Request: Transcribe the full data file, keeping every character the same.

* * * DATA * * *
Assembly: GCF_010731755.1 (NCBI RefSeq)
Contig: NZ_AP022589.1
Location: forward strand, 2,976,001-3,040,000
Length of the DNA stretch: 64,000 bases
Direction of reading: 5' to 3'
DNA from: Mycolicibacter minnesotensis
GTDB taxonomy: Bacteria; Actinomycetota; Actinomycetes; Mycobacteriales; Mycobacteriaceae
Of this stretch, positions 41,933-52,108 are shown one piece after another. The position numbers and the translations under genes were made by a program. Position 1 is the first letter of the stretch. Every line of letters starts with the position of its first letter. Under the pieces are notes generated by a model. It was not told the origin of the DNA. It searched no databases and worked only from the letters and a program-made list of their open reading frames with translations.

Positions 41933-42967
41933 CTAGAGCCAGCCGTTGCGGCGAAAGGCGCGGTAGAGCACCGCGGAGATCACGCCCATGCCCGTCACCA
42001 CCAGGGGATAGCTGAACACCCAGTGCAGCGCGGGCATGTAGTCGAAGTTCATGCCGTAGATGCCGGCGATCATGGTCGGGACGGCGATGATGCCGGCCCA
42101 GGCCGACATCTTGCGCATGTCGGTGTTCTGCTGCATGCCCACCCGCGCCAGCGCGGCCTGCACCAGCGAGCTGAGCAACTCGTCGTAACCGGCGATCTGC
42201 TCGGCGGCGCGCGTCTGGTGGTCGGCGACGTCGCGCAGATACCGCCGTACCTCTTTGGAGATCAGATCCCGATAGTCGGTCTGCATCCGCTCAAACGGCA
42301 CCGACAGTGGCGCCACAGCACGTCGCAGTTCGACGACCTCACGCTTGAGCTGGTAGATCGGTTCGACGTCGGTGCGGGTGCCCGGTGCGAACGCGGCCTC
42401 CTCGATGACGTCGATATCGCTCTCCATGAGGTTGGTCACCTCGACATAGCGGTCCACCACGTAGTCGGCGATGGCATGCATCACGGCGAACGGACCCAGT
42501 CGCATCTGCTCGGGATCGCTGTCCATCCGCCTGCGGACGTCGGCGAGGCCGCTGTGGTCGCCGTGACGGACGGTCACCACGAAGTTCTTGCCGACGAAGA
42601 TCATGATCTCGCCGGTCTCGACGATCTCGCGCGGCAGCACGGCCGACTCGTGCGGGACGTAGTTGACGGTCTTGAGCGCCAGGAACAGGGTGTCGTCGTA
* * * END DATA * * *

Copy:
Assembly: GCF_010731755.1 (NCBI RefSeq)
Contig: NZ_AP022589.1
Location: forward strand, 2,976,001-3,040,000
Length of the DNA stretch: 64,000 bases
Direction of reading: 5' to 3'
DNA from: Mycolicibacter minnesotensis
GTDB taxonomy: Bacteria; Actinomycetota; Actinomycetes; Mycobacteriales; Mycobacteriaceae
Of this stretch, positions 41,933-52,108 are shown one piece after another. The position numbers and the translations under genes were made by a program. Position 1 is the first letter of the stretch. Every line of letters starts with the position of its first letter. Under the pieces are notes generated by a model. It was not told the origin of the DNA. It searched no databases and worked only from the letters and a program-made list of their open reading frames with translations.

Positions 41933-42967
41933 CTAGAGCCAGCCGTTGCGGCGAAAGGCGCGGTAGAGCACCGCGGAGATCACGCCCATGCCCGTCACCA
42001 CCAGGGGATAGCTGAACACCCAGTGCAGCGCGGGCATGTAGTCGAAGTTCATGCCGTAGATGCCGGCGATCATGGTCGGGACGGCGATGATGCCGGCCCA
42101 GGCCGACATCTTGCGCATGTCGGTGTTCTGCTGCATGCCCACCCGCGCCAGCGCGGCCTGCACCAGCGAGCTGAGCAACTCGTCGTAACCGGCGATCTGC
42201 TCGGCGGCGCGCGTCTGGTGGTCGGCGACGTCGCGCAGATACCGCCGTACCTCTTTGGAGATCAGATCCCGATAGTCGGTCTGCATCCGCTCAAACGGCA
42301 CCGACAGTGGCGCCACAGCACGTCGCAGTTCGACGACCTCACGCTTGAGCTGGTAGATCGGTTCGACGTCGGTGCGGGTGCCCGGTGCGAACGCGGCCTC
42401 CTCGATGACGTCGATATCGCTCTCCATGAGGTTGGTCACCTCGACATAGCGGTCCACCACGTAGTCGGCGATGGCATGCATCACGGCGAACGGACCCAGT
42501 CGCATCTGCTCGGGATCGCTGTCCATCCGCCTGCGGACGTCGGCGAGGCCGCTGTGGTCGCCGTGACGGACGGTCACCACGAAGTTCTTGCCGACGAAGA
42601 TCATGATCTCGCCGGTCTCGACGATCTCGCGCGGCAGCACGGCCGACTCGTGCGGGACGTAGTTGACGGTCTTGAGCGCCAGGAACAGGGTGTCGTCGTA